direct-form-II digital filter realization, which is fundamentally an
all-pole filter followed by an all-zero (FIR) filter (see
§9.1.2). By starting instead from the
*transposed direct-form-II* (TDF-II) structure, the
*observer canonical form* is obtained [28, p.
87]. This is because the zeros effectively precede the
poles in a TDF-II realization, so that they may introduce nulls in the
input spectrum, but they cannot cancel output from the poles (*e.g.*,
from initial conditions). Since the other two digital-filter direct
forms (DF-I and TDF-I--see Chapter 9 for details) are not canonical
with respect to delay, they are not used as a basis for deriving
state-space models.

### Controllability and Observability

Since the output in Fig.G.1 is a linear combination of
the input and states , one or more poles can be
*canceled* by the zeros induced by this linear combination. When that
happens, the canceled modes are said to be
*unobservable*. Of course, since we
started with a transfer function, any pole-zero cancellations should
be dealt with at that point, so that the state space realization will
always be *controllable and observable*. If a mode is
uncontrollable, the input cannot affect it; if it is unobservable, it
has no effect on the output. Therefore, there is usually no reason to
include unobservable or uncontrollable modes in a state-space
model.^{G.6}

A physical example of uncontrollable and unobservable modes is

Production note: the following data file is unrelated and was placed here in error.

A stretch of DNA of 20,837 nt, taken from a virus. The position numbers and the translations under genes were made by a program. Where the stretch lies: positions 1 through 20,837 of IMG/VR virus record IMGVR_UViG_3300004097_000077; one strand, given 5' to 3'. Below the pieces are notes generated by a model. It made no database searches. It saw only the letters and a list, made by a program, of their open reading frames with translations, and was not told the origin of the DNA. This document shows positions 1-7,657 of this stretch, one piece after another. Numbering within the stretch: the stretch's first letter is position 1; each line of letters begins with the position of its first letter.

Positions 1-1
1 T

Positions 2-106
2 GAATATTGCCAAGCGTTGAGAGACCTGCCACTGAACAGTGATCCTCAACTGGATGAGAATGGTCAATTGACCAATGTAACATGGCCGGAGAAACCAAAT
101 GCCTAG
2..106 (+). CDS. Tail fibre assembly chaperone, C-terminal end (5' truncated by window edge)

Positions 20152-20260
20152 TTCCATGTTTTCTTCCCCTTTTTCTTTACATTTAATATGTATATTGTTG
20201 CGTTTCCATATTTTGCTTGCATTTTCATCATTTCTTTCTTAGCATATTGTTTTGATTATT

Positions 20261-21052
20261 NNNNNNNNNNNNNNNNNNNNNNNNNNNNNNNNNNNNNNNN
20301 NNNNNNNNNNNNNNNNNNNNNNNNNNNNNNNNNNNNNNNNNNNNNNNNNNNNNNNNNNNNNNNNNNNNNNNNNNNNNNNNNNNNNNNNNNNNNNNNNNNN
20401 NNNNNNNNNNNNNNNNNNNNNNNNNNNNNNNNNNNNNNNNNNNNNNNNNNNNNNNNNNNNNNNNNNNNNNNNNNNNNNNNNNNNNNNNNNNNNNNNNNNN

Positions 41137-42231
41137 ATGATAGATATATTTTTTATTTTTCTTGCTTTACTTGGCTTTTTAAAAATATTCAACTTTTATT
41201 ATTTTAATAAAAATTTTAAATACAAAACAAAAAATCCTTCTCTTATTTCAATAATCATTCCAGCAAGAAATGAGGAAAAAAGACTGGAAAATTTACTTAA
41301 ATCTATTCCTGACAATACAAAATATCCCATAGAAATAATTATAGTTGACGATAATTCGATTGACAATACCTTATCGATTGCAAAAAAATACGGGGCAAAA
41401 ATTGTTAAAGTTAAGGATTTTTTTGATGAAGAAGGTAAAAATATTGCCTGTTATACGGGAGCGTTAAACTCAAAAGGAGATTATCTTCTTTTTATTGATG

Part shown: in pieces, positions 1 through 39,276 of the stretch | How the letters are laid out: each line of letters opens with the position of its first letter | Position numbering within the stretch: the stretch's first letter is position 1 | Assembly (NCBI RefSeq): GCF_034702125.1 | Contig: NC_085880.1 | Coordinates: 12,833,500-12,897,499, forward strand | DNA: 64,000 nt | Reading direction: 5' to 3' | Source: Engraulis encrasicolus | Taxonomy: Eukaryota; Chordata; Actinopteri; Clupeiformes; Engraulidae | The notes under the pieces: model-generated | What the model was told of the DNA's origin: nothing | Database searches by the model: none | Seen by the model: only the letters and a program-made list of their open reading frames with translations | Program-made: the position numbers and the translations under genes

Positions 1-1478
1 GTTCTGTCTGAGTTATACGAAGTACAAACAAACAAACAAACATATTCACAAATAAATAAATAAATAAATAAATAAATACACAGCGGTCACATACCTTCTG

provided by the plucked vibrating string of an *electric guitar*
with one (very thin) magnetic pick-up. In a vibrating string,
considering only one plane of vibration, each
quasi-harmonic^{G.7} overtone corresponds to a *mode
of vibration* [86] which may be modeled by a pair of
complex-conjugate poles in a digital filter which models a particular
point-to-point transfer function of the string.
All modes of vibration having a *node* at the plucking point are
*uncontrollable* at that point, and all modes having a node at
the pick-up are
*unobservable* at that point. If an ideal string is plucked at
its midpoint, for example, all even numbered harmonics will not be
excited, because they all have vibrational nodes at the string
midpoint. Similarly, if the pick-up is located one-fourth of the
string length from the bridge, every fourth string harmonic will be
``nulled'' in the output. This is why plucked and struck strings are
generally excited near one end, and why magnetic pick-ups are located
near the end of the string.

A basic result in control theory is that a system in state-space form
is *controllable* from a scalar input signal if and only
if the matrix